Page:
The Odyssey Online- Tenth Issue

13 Nights of Halloween TV

An episode-a-day guide to TV’s best Halloween specials.

The Odyssey Online

Boo! Like a ghost ninja, Halloween is almost upon us and for TV fans everywhere that can only mean one thing: the Halloween episode. Every year I look forward to seeing what twists my favorite running shows will play in tribute to this scariest of all holidays. It’s also a time to wax nostalgic on Halloween specials past. While Christmas specials get all the glory, Halloween specials are often among the most memorable episodes in many series’ runs. But you don’t have to take my word for it. Whether you’re a Halloween scrooge (yours truly), a Trick-or-Treater for life, or just around for the costumes, there is no better way to get into the Halloween spirit early than a marathon. After much careful deliberation here is my ultimate Halloween TV playlist, for all your spooky, haunted pleasure in the 13 nights ahead.
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Online Submission #11

Have Your Cumberbatch and Miller, Too? Call Me Skeptical

Loco Mag

A few days before the announcement came out that BBC’s Luther, starring Idris Elba in the daunting title role, was going to be picked up for another two-episode season, news was broadcasted that America’s FOX was going to be taking their own stab at the series. What a shocker.

TV has gotten out of hand with its attempts to measure what constitutes “good television” from “number of successful offspring shows.” This is far from a novel concept—take the current superhero trend. Television has been in the remake business for years now, to the point that it’s almost become an inevitability—like with British shows getting Americanized: basically common practice. What makes these repetitive motions more glaring lately is the turnaround time. Continue reading

Online Submission #4

Veronica Mars, It’s Been Too Long

Loco Mag

On March 14th, after almost eight years off the air, Veronica Mars is coming back–this time on the big screens of AMC Theaters across the country (and cinemas across the globe). If you are a “Marshmallow”, subscribe to Entertainment Magazine (where the show’s stars graced the cover last month), or frequently check IMDB news, then you know of the brilliant TV show of which I speak. Even if you haven’t [yet] watched a single episode, you may have heard of the unorthodox means by which its follow-up movie came to be conceived. While many prematurely-canceled programs have dreamed of such a chance to return (Pushing Daisies), few have actually attained it (Arrested Development, after many false alarms). Thanks (truly) to the fans, Veronica Mars is happening and I couldn’t be more excited.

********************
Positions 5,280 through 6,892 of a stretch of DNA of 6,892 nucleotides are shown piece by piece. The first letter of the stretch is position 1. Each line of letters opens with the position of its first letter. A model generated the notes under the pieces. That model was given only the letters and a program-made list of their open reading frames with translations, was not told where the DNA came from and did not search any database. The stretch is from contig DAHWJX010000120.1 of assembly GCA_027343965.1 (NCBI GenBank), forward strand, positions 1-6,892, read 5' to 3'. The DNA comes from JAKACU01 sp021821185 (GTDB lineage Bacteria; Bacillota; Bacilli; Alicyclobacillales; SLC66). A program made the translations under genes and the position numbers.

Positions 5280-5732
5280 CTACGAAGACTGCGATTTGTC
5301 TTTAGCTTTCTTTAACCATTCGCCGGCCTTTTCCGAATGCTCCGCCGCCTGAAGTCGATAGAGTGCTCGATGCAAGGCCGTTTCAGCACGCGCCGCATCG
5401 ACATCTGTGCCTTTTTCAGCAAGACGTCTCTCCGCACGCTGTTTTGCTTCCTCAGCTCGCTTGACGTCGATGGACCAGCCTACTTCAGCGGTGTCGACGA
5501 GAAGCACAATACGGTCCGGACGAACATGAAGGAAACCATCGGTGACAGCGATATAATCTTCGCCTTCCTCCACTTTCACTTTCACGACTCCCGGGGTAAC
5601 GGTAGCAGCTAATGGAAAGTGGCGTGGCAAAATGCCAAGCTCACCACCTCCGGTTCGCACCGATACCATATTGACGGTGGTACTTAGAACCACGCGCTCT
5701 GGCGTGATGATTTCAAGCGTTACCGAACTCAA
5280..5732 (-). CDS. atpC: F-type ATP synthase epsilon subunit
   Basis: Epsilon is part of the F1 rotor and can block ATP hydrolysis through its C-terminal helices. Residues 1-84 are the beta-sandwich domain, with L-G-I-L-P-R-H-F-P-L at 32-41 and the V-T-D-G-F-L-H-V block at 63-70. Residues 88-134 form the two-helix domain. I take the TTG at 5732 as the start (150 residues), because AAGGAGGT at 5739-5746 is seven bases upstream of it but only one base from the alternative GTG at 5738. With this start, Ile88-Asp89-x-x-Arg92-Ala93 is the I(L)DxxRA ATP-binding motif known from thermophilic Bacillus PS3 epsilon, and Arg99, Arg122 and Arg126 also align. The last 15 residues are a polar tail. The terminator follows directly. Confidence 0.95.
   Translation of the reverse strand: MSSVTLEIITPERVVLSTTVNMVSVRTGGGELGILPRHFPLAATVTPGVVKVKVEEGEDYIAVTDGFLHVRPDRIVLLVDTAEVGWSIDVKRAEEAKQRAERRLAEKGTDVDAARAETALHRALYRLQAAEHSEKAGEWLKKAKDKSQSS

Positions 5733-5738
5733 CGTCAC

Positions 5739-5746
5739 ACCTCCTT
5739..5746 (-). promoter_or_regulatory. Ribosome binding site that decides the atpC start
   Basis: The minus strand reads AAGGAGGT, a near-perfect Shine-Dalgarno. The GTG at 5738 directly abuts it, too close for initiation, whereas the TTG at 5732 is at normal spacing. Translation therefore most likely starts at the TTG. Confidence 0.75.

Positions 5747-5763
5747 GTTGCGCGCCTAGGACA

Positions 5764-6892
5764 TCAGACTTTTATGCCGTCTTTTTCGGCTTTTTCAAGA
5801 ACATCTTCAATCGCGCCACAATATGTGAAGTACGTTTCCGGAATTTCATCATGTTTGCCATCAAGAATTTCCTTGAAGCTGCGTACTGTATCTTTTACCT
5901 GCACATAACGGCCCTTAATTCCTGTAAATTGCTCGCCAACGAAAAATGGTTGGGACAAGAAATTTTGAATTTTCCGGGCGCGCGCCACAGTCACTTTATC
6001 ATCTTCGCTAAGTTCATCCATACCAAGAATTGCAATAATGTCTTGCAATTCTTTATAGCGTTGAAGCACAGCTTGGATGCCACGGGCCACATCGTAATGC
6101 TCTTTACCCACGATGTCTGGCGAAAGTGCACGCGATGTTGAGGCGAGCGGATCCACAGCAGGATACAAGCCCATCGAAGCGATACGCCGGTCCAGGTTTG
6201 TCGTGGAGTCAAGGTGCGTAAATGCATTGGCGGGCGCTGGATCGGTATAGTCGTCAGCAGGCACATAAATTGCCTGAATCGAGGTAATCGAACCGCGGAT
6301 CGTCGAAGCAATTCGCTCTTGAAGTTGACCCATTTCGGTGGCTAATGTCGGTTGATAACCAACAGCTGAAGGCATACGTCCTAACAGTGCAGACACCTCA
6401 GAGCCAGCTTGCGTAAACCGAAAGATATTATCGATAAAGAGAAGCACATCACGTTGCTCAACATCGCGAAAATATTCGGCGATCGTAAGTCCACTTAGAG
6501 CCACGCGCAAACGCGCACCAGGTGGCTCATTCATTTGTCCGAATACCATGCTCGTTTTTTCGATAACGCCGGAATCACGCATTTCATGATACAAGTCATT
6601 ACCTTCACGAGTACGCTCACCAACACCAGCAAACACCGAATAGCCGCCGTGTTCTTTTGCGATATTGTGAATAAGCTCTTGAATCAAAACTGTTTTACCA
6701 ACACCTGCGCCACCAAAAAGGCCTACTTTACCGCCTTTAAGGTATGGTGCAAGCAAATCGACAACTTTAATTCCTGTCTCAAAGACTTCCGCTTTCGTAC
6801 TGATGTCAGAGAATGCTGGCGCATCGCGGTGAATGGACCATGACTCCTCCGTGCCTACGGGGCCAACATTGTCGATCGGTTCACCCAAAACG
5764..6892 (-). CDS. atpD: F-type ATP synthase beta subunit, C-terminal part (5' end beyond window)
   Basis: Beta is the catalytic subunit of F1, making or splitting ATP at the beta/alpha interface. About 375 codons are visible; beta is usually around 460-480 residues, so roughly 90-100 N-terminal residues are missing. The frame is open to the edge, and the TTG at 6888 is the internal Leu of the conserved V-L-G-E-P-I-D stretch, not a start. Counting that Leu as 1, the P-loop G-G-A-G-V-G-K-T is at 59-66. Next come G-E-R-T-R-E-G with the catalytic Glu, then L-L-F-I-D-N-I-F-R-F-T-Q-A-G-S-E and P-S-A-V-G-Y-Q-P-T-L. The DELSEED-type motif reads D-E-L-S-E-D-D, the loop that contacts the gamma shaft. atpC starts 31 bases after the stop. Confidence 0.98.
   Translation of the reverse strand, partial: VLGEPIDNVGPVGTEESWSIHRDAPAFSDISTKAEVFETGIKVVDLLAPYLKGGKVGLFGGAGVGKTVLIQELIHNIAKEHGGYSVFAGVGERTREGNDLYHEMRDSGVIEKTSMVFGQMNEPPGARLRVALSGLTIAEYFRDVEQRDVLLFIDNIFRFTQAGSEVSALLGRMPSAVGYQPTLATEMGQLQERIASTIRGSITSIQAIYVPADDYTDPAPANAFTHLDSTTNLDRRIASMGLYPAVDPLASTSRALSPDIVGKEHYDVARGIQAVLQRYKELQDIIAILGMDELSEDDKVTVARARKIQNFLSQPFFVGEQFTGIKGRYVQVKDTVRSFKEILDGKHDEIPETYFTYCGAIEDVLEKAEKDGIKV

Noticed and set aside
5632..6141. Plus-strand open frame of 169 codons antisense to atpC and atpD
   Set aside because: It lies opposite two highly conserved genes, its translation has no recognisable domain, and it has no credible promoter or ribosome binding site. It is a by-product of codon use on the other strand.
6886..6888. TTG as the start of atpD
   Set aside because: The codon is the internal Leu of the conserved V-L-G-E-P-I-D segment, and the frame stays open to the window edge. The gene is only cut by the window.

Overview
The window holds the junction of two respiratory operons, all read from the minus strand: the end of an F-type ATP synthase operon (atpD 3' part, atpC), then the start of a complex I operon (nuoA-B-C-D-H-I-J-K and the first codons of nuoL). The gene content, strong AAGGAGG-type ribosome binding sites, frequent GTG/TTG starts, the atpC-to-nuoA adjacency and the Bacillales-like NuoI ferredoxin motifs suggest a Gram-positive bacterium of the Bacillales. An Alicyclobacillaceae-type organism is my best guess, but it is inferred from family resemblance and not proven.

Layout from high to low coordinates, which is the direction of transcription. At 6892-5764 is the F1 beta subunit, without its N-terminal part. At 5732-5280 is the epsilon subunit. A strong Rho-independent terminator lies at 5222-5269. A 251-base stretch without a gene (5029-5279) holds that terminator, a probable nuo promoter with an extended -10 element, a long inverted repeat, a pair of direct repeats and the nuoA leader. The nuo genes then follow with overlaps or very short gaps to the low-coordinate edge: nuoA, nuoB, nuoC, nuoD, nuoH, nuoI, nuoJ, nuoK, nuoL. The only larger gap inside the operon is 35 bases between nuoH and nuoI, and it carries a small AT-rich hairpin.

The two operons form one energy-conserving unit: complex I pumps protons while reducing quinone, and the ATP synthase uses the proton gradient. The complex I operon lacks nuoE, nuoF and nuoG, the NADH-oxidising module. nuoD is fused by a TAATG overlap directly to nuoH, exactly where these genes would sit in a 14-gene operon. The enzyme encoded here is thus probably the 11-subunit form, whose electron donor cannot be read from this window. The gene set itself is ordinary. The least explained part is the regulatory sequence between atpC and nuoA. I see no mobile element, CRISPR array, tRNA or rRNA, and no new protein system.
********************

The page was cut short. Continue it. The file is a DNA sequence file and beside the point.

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Online Submission #1

90’s TV Shows that I Enjoy (Now that I’m older)

Loco Mag

I may never have gotten the hang of sports as a kid (softball consisted of picking dandelions and soccer was “don’t get kicked”) but I’ll give my younger self credit for making a solid amount of good media choices in the nineties. All of those classic Judy Garland, Humphrey Bogart, Audrey Hepburn, and John Wayne movies I rewound again and again on VHS were the start of a beautiful friendship with silver screen classics. Multiple viewings of Star Wars have not brought me up to the level of fandom where I have memorized every detail of each scene by heart, but there have been some heroic light saber battles on my living room rug, the series’ empowering credit music playing in the background. And as for Blue’s Clues—name me the episode and I’ll tell you the clues.